Flying for the holidays? These airlines are worst for cancellations

If you’re flying to visit family and friends for the holidays, you may want to check the holiday flight cancellation record for your air carrier.

Regional airline flights were three times as likely to be canceled during the holidays than large airlines, according to a recent survey of U.S. Department of Transportation data by MileCards.com.

Two girls play with dolls on the floor as their parents wait to board Thanksgiving flights at the Salt Lake City international Airport. (Photo by George Frey/Getty Images)
Two girls play with dolls on the floor as their parents wait to board Thanksgiving flights at the Salt Lake City international Airport. (Photo by George Frey/Getty Images)

» RELATED: Canceled flights at an all-time low, feds say

The travel website looked at canceled flights during Thanksgiving and December at the 50 busiest U.S. airports from 2010-2015 and found that more than 3 percent of regional flights were canceled, compared to about 1 percent of flights via large airlines.

Spirit Airlines and JetBlue ranked at the top of the list for most holiday flight cancellations among commercial airlines, with 2.3 percent and 2 percent, respectively. Delta had the best holiday flight cancellation record among large airlines, the study found.

The site also found that flights booked around the December holidays are five times more likely to be canceled than Thanksgiving flights.

The report follows news from the DOT earlier this week that September 2016 marked an all-time low for the number of canceled flights.

» RELATED: 9 tips to help make your holiday air travel more safe

 

9 tips to help make your holiday air travel more safe

With more Americans slated to travel this holiday season, the Federal Aviation Administration released a list of safety tips to help make air travel easier.

“I’m asking air travelers to take an active role in aviation safety when they fly this holiday season,” FAA Administrator Michael Huerta said in a news release.

(Getty Images)
(Getty Images)

RELATED: Canceled flights at an all-time low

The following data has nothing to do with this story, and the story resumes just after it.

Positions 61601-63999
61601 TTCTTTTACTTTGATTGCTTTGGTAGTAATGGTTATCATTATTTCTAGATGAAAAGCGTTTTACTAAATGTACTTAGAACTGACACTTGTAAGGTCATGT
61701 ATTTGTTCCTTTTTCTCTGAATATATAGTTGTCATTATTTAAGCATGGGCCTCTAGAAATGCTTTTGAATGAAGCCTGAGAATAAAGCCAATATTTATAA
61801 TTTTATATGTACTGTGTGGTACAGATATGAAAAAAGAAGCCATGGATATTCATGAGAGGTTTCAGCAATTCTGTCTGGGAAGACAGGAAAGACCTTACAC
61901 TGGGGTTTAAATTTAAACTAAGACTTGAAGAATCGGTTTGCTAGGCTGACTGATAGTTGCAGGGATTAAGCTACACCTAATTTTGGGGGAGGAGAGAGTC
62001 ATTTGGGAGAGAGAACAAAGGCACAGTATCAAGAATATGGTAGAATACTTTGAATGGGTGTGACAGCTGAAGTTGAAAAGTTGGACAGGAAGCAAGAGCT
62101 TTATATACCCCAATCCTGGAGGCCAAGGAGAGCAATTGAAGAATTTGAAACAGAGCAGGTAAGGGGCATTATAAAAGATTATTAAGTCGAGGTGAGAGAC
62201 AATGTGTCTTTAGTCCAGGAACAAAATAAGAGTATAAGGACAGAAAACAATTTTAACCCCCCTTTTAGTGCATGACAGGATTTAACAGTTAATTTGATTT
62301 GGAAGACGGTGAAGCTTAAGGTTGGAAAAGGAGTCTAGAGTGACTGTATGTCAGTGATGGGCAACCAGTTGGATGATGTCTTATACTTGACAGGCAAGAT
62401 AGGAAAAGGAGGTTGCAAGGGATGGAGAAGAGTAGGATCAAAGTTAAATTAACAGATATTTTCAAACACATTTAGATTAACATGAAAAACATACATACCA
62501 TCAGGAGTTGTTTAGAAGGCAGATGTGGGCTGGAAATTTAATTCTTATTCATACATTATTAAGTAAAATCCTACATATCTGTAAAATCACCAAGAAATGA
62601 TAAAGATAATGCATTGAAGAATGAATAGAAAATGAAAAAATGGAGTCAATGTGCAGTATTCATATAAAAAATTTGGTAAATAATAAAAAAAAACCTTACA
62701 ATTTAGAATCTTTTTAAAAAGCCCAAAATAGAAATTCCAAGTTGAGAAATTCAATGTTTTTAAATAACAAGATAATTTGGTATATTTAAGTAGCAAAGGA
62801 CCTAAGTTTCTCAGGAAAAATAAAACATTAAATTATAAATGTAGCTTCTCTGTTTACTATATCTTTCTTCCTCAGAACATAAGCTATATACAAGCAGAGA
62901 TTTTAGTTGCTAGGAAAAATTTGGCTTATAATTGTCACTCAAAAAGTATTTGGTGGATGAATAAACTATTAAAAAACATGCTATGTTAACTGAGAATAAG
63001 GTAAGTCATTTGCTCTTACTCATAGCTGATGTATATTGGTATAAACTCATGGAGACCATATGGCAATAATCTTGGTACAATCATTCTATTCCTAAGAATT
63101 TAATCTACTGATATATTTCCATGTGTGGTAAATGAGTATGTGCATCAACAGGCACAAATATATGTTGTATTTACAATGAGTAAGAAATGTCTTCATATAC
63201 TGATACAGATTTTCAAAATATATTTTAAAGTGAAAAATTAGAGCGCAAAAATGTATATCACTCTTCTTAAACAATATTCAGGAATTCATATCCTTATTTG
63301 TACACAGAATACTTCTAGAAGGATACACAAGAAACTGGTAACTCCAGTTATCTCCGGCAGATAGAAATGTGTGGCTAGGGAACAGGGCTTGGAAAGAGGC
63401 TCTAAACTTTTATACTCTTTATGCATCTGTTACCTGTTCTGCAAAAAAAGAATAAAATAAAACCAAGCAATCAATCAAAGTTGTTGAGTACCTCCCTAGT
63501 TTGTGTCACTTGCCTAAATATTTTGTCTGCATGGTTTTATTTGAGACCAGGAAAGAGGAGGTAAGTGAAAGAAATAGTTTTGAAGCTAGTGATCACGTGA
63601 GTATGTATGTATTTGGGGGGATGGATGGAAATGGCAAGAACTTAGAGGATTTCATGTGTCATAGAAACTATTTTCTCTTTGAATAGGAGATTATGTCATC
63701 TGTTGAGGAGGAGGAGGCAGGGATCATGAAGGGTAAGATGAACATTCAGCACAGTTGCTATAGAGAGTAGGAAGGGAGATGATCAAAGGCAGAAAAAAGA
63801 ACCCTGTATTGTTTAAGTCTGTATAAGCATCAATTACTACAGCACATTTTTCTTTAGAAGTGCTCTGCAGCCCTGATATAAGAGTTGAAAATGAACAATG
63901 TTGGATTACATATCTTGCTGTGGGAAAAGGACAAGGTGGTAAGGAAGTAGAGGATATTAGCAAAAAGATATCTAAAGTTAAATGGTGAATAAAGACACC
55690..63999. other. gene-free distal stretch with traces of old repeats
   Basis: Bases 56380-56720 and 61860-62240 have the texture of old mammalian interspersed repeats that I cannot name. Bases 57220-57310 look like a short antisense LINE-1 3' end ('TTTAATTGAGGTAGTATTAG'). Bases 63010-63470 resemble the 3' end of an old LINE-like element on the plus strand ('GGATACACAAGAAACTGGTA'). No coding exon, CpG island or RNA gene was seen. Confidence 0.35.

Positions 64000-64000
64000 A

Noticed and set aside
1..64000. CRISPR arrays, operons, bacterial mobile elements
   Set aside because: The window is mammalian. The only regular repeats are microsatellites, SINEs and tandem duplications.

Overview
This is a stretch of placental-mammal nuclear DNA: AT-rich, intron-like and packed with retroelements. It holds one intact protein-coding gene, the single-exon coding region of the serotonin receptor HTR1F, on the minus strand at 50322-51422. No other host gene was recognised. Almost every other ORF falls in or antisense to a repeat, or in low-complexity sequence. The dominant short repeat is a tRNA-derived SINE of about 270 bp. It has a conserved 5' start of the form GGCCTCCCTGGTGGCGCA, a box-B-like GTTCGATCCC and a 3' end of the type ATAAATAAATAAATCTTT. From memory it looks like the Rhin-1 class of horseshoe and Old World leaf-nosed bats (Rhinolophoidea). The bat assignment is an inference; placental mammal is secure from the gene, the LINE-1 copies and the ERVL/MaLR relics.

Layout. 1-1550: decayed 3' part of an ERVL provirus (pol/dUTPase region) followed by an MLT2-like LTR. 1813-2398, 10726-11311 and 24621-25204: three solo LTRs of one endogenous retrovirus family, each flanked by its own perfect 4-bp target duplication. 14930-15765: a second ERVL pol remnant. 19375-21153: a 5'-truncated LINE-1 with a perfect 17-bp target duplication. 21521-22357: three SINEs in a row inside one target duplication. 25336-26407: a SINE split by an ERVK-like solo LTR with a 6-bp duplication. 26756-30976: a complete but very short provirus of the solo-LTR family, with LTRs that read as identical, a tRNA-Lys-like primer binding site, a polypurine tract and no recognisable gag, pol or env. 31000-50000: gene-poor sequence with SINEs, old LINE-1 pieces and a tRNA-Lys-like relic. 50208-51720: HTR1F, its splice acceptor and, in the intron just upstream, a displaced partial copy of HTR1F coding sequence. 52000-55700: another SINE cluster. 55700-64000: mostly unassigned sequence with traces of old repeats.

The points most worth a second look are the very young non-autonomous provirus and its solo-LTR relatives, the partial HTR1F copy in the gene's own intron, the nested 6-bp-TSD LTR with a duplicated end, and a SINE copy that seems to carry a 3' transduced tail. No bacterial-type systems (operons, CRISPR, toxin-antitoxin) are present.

Here are the FAA’s nine safety tips:

Leave your bags in an evacuation: In the unlikely event that you need to evacuate, leave your bags and personal items behind. Your luggage is not worth your life. Passengers are expected to evacuate an airplane within 90 seconds. You do not have time to grab your luggage or personal items. Opening an overhead compartment will delay evacuation and put the lives of everyone around you at risk.

Pack safe: Pack safe and leave hazardous materials at home. From lithium batteries to aerosol whipped cream, many items can be dangerous when transported by air. Vibrations, static electricity, and temperature and pressure variations can cause hazardous materials to leak, generate toxic fumes, start a fire, or even explode. When in doubt, leave it out.

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Don’t bring that Note7: Leave your Samsung Galaxy Note7 smartphone at home. You are prohibited from transporting this recalled device on your person, in carry-on baggage, or in checked baggage on flights to, from, or within the United States.

Watch your batteries: If you have spare batteries, pack them in your carry-on baggage and use a few measures to keep them from short circuiting: keep the batteries in their original packaging, tape over the electrical connections with any adhesive, non-metallic tape, or place each battery in its own individual plastic bag. You cannot fly with damaged or recalled batteries.

Follow carry-on rules: Prevent in-flight injuries by following your airline’s carry-on bag restrictions.

Stow your electronic devices: Use your electronic device only when the crew says it’s safe to do so.

Listen to the flight crew: Pay attention to the flight attendants during the safety briefing and read the safety briefing card.

Wear your seatbelt: Buckle up at all times.

Bring a safety seat or device for young children: Your arms cannot hold onto a child during turbulence or an emergency.